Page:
In May 1897, Mark Twain wrote that his cousin James Ross Clemens "was seriously ill two or three weeks ago in London, but is well now." He added, famously, "The report of my illness grew out of his illness," and "the report of my death was an exaggeration."
Our readers now know that the demise of print media is epidemic and spreading to online publications, even threatening The Digital Journalist. However, rumors of our death have been greatly exaggerated.
As we struggle for survival, our own publisher is appealing to the generosity of those who can afford to help keep us going until we secure other sources of funding to sustain our zine. We think we are vital, and we believe we perform a service to the visual journalism community. Over the years, we've gathered and presented the best of the photojournalism community and hopefully inspired countless young photographers and videographers with energy to develop their careers.
I hope I'm speaking to photojournalists everywhere, especially ones facing scarcity of work: the news of your demise also is greatly exaggerated. You have plenty to do. How to be paid may be a problem, but not necessarily so, and the subject matter is there in copious amounts.
We may find that the production of meaningful photojournalism returns predominantly to the hands of the passionate, regardless of economic considerations. This is how photojournalism began. It was not a business, it was a passion. Business for business' sake dies, a phenomenon we are witnessing firsthand. Passion - the creative urge - by nature gives birth, constantly spawning something new.
Newsgathering and reporting is morphing and reorganizing, and we may find newspapers being replaced by indices, as evidenced by an interesting new source called "Newsmap." Click on the image to see more about this site, based in Japan.
For those who don't know about it, opportunity is open to everyone at one of the most innovative photo agencies around. Zuma Press is alive and well and thriving, and represents the best in the evolution of delivery vehicles for visual information. Founded by publisher Scott McKiernan, Zuma operates a high-end service for "stories that need to be told," and represents a host of photographers working worldwide, freelancers welcome. zReportage presents visual essays of both hard and soft international news, breaking news and contemplative pieces. Over a hundred photographers are individually listed and linked on the site. Altogether, Zuma represents over 1,200 professionals worldwide.
Zuma's photographers include McKiernan himself, who continues to do stories as well as running a massive information distribution system that encompasses Zuma Press, zReportage, and the interactive site PICTURESofTheDAY (POD), featuring the best photos of the last 24-hour period from Zuma's wire services. McKiernan also publishes DOUBLEtruck Magazine, a showcase for cutting-edge photojournalism, and Zuma Press Books, books that bear witness to social, political, economic and cultural issues of the day. He also founded The Kona Gallery in San Clemente, Calif., billing it as "a place for photojournalists to display their work in the best way possible" and BIGwednesdayshow – a non-profit organization to gather and help aspiring photojournalists.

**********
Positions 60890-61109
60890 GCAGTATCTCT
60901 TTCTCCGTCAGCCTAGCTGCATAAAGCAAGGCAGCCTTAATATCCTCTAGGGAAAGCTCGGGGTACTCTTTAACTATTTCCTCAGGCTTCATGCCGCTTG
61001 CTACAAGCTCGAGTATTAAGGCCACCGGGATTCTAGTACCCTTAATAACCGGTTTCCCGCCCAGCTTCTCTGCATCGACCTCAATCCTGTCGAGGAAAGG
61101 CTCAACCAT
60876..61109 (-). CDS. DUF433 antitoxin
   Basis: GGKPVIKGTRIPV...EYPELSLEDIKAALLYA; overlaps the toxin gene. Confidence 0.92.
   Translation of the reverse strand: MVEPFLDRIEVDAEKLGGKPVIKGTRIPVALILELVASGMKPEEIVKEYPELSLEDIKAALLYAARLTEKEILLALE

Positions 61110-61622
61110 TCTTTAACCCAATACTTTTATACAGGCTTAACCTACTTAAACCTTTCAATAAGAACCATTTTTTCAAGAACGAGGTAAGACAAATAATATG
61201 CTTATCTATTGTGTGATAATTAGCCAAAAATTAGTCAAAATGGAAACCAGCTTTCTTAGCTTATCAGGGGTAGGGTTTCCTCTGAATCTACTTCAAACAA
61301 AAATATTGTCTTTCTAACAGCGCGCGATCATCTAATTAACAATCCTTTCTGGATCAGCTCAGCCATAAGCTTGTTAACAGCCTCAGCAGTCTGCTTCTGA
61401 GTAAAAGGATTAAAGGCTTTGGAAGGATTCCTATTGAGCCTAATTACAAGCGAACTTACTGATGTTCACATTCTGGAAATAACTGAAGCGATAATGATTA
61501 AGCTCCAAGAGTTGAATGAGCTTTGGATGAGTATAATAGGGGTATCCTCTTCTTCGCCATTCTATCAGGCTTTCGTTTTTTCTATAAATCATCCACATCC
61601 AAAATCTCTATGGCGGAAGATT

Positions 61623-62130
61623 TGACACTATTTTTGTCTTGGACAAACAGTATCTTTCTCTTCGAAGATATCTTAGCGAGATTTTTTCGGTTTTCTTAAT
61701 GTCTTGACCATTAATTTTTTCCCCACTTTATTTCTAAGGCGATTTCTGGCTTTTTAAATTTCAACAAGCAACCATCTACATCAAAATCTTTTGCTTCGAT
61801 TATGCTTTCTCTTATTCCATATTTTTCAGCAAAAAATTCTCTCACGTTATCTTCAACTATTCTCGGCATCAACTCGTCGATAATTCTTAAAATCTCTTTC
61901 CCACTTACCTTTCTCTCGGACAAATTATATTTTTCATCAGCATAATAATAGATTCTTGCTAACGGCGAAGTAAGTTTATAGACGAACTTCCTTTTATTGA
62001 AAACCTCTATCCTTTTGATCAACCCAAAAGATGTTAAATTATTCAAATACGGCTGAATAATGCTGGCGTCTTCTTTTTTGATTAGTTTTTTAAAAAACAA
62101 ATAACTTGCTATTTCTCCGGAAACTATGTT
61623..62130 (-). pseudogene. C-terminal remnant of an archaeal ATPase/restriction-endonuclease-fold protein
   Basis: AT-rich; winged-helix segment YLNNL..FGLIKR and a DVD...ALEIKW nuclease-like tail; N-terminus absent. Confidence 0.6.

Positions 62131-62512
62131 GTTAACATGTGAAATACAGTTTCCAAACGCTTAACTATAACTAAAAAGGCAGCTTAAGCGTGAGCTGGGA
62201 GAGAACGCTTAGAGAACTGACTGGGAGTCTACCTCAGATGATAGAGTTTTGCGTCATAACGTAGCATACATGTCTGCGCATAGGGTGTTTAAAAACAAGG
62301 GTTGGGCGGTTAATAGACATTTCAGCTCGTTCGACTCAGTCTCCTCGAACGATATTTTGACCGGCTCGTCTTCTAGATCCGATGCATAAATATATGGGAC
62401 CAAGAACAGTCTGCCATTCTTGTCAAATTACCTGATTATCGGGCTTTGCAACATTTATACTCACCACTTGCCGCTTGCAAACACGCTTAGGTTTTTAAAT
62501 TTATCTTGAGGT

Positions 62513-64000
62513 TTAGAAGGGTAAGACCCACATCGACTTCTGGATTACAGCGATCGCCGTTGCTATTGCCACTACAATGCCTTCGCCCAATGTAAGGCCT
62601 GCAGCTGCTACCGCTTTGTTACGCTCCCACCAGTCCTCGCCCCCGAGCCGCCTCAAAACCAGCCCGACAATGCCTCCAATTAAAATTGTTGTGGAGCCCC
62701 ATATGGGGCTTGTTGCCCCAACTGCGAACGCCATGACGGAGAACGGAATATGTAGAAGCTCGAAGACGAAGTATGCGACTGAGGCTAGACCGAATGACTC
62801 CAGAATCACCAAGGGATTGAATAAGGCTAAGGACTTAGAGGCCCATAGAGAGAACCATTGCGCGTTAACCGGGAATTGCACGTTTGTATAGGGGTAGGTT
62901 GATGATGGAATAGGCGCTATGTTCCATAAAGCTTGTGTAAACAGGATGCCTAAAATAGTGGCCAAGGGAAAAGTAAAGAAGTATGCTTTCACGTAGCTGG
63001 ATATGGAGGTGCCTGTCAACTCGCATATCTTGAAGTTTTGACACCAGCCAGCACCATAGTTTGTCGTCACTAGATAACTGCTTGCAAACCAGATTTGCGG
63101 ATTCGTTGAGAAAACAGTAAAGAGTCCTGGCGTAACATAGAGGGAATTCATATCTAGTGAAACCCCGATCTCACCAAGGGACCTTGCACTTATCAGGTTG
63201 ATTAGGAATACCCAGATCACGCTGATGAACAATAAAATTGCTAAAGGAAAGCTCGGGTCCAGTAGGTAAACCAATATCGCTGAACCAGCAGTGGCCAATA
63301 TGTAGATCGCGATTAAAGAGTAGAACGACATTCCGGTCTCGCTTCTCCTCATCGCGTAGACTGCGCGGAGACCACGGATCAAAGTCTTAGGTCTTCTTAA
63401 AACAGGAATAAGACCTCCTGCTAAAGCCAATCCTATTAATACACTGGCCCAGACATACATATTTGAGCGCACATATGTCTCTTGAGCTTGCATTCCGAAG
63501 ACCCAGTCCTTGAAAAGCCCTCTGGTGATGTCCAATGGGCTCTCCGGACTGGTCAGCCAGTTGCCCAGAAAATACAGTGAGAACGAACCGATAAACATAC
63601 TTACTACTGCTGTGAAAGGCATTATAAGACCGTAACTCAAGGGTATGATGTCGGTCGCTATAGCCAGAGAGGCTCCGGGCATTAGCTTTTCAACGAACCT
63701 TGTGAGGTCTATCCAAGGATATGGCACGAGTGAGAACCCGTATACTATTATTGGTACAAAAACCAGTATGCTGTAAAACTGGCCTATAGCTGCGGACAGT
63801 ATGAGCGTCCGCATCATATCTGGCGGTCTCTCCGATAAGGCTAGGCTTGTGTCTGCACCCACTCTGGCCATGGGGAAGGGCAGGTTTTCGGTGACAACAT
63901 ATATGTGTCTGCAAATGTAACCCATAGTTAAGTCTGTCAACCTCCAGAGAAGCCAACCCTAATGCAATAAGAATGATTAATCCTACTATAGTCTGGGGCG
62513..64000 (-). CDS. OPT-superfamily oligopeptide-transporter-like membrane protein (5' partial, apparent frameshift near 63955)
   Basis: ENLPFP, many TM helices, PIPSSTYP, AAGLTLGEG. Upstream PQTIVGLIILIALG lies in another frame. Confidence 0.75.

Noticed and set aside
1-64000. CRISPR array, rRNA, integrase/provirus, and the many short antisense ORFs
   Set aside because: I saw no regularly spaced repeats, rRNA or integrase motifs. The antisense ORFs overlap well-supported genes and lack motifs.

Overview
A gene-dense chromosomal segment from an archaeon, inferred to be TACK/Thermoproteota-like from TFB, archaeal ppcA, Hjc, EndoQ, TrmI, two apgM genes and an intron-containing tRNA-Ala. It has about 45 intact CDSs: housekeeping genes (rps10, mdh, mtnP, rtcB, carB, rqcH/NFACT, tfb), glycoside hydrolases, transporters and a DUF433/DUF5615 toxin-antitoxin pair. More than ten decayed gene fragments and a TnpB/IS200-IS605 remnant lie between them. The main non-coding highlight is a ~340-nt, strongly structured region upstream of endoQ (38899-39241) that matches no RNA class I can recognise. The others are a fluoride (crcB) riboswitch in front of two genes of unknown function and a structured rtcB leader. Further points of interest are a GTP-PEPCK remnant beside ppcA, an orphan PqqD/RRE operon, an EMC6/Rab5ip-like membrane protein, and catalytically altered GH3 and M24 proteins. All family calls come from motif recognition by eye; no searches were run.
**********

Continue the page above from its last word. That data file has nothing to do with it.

More stories than ever are begging to be witnessed in every corner of the world. Because this column is devoted to visual information found on the Web, and lest we forget why stories need to be told, I want to refer you to a rarely seen documentary produced in 1945. In April of that year, British and American camera crews accompanying the military produced a 53-minute documentary of Nazi death camps in Germany and Poland. Deemed too grisly by the British Government to release after World War II, the film contains very graphic images many of us have seen over the years. Two years ago, UK's BBC aired 15 minutes of the black-and-white production, made 64 years ago by a crew that included the then-future master filmmaker Alfred Hitchcock.
As a child, I attended an elementary school that showed a film containing similar footage as in the above to the entire student body. Maybe we were shown this same Hitchcock Holocaust film, or excerpts from it. I don't remember my age at the time but I was very young, and it may have been the first documentary I had ever seen. The day of the showing, there was a mysterious hush in the air. My classmates and I were quietly escorted into a transformed lunchroom. Tables had been removed and chairs were lined up in rows in front of a portable screen to create an impromptu, makeshift theater. Black fabric was stretched over the windows to darken the room enough so we could see the projection clearly, and as the lights went out we were told without much fanfare or explanation just to watch the film. Our questions, they said, would be answered later.
When it was over, we stunned children filed back to our classrooms in utter silence. Showing such disturbing images to young children may have been a questionable thing to do, but it made such a deep impression that we have never stopped asking questions.
Judging from our erupting world of 2009, the same questions from the past still have not been adequately addressed. Showing images of reality to today's adults is an imperative. Journalists and visual documentarians everywhere are charged with showing that reality, asking more questions, and finding the answers. We ask you and ourselves, please do so. If we do not do it, who will?
There is no death of photojournalism. It is just getting started. If anyone tells you otherwise, it is a great exaggeration.